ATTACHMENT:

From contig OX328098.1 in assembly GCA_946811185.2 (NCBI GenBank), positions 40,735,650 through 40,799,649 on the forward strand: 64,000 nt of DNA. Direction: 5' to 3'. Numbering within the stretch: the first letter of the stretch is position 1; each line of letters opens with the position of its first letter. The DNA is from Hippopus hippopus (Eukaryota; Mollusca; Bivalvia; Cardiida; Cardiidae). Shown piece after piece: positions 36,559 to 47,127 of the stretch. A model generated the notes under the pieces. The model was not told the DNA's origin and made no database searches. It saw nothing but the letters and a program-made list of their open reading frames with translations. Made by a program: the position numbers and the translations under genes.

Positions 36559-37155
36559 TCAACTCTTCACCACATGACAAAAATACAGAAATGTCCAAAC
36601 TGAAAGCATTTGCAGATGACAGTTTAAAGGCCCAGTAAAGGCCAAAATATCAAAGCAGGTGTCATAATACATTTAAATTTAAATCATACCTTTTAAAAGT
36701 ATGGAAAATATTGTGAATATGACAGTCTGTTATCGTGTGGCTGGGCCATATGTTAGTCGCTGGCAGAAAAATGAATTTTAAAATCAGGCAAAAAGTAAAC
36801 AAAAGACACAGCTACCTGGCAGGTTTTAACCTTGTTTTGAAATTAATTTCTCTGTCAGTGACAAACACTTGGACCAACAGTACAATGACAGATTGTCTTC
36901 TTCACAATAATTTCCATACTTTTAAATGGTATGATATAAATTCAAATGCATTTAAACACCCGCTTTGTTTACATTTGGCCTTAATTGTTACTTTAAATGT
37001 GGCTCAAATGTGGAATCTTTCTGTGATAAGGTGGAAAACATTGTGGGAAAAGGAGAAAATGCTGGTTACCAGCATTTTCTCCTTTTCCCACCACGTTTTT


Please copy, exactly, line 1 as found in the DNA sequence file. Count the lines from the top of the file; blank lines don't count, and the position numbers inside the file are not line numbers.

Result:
From contig OX328098.1 in assembly GCA_946811185.2 (NCBI GenBank), positions 40,735,650 through 40,799,649 on the forward strand: 64,000 nt of DNA. Direction: 5' to 3'. Numbering within the stretch: the first letter of the stretch is position 1; each line of letters opens with the position of its first letter. The DNA is from Hippopus hippopus (Eukaryota; Mollusca; Bivalvia; Cardiida; Cardiidae). Shown piece after piece: positions 36,559 to 47,127 of the stretch. A model generated the notes under the pieces. The model was not told the DNA's origin and made no database searches. It saw nothing but the letters and a program-made list of their open reading frames with translations. Made by a program: the position numbers and the translations under genes.